“It is estimated that soon the proportion of turnover of UK production that will qualify as ‘independent’ will drop from 76% to around 50%. The term ‘superindie’ has, in effect, become redundant. There are now just indies and studios.
“The truth is that UK production has turned in 20 years from an ugly duckling into a very valuable goose indeed – one that, as a result of hard work and talent, has laid some very valuable golden eggs. But, while recognizing how powerful and desirable a world force UK production has become, I want to use my speech today to make two crucial points.”
“Firstly, we might just be kidding ourselves if we think that this all happened by hard work and talent alone. The flowering of UK companies, to push creative boundaries, has been made possible by enlightened politicians and regulators backed by huge public support. That is the remarkable thing. Their wisdom and foresight has created our unique ‘PSB system,’ with its plurality of organizations and owners and its variety of missions and business models.”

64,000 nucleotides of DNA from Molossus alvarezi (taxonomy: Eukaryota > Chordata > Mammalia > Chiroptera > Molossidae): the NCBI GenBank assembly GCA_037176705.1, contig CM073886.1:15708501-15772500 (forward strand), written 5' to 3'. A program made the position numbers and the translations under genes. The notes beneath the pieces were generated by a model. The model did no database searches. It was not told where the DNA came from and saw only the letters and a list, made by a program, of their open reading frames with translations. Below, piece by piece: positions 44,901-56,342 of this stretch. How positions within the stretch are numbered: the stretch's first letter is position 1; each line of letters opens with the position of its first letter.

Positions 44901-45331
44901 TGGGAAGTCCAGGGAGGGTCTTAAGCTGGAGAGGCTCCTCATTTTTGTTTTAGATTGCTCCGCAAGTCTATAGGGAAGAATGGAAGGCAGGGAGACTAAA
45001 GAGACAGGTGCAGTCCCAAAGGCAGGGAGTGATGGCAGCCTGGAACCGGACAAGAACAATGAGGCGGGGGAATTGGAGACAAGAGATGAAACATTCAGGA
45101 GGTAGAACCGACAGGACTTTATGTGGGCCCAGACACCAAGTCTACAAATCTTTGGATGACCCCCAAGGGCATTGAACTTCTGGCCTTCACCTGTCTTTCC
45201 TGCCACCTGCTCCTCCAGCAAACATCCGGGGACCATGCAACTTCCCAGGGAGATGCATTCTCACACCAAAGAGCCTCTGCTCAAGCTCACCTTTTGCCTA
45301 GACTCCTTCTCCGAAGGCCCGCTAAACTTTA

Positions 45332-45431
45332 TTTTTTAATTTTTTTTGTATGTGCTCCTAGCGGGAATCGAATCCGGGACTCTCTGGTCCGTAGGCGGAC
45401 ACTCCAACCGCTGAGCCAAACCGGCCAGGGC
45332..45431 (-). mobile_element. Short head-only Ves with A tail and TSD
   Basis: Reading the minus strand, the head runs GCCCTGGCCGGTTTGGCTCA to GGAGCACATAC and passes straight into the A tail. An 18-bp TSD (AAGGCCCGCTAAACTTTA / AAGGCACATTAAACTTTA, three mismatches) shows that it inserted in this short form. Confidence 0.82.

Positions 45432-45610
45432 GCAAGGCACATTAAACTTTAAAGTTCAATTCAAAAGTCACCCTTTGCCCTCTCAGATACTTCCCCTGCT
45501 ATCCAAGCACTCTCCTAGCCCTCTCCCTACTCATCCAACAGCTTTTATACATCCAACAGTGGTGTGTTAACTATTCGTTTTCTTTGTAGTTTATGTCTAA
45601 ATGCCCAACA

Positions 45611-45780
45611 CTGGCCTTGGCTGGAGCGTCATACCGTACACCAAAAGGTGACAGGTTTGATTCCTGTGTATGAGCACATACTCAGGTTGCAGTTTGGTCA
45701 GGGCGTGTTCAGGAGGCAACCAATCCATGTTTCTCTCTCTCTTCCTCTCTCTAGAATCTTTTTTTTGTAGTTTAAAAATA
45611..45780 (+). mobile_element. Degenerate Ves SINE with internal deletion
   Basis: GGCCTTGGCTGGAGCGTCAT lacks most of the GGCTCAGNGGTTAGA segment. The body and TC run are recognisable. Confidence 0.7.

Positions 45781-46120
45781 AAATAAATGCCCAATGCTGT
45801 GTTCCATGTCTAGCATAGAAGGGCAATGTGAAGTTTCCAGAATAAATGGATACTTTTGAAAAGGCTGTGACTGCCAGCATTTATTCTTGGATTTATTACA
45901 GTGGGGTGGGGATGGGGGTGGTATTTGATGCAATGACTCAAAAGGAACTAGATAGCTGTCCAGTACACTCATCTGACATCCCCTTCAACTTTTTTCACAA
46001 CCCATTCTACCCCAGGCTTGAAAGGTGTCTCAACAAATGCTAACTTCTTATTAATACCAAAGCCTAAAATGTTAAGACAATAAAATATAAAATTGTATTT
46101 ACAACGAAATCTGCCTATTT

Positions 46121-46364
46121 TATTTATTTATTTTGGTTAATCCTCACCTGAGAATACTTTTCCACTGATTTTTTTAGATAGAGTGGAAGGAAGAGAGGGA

…“While UK production is an undoubted commercial success story, I wonder if it will continue to be a creative one. Scale demands an increased focus on cost-cutting and margins. Reformatting ideas is more efficient than the messy business of finding new ones. Fear of risk overtakes an appetite for it.
“Will the next generation of TV execs in this room have the same opportunities as the last? Or will they be so starved of quality scripts that they will have to submit their own police dramas under gender-reversed pseudonyms, like Ruby Solomon? (I look forward to the series by the way). And what about those of you who don’t plan to get rich but just have a quite reasonable expectation of working in a vibrant industry, and doing interesting and original work?